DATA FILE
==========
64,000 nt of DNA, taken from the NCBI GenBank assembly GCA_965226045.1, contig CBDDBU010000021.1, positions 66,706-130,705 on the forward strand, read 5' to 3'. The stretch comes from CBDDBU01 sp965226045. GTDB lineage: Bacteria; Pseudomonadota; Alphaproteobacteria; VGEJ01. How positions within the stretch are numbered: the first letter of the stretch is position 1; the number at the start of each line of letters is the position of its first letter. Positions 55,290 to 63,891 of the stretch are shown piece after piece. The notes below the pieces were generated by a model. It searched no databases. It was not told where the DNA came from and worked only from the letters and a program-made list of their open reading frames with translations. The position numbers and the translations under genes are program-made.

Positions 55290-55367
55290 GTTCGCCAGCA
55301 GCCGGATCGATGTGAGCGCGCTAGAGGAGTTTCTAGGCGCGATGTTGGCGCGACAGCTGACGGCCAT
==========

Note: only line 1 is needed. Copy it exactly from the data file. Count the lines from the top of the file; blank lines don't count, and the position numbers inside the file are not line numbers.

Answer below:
64,000 nt of DNA, taken from the NCBI GenBank assembly GCA_965226045.1, contig CBDDBU010000021.1, positions 66,706-130,705 on the forward strand, read 5' to 3'. The stretch comes from CBDDBU01 sp965226045. GTDB lineage: Bacteria; Pseudomonadota; Alphaproteobacteria; VGEJ01. How positions within the stretch are numbered: the first letter of the stretch is position 1; the number at the start of each line of letters is the position of its first letter. Positions 55,290 to 63,891 of the stretch are shown piece after piece. The notes below the pieces were generated by a model. It searched no databases. It was not told where the DNA came from and worked only from the letters and a program-made list of their open reading frames with translations. The position numbers and the translations under genes are program-made.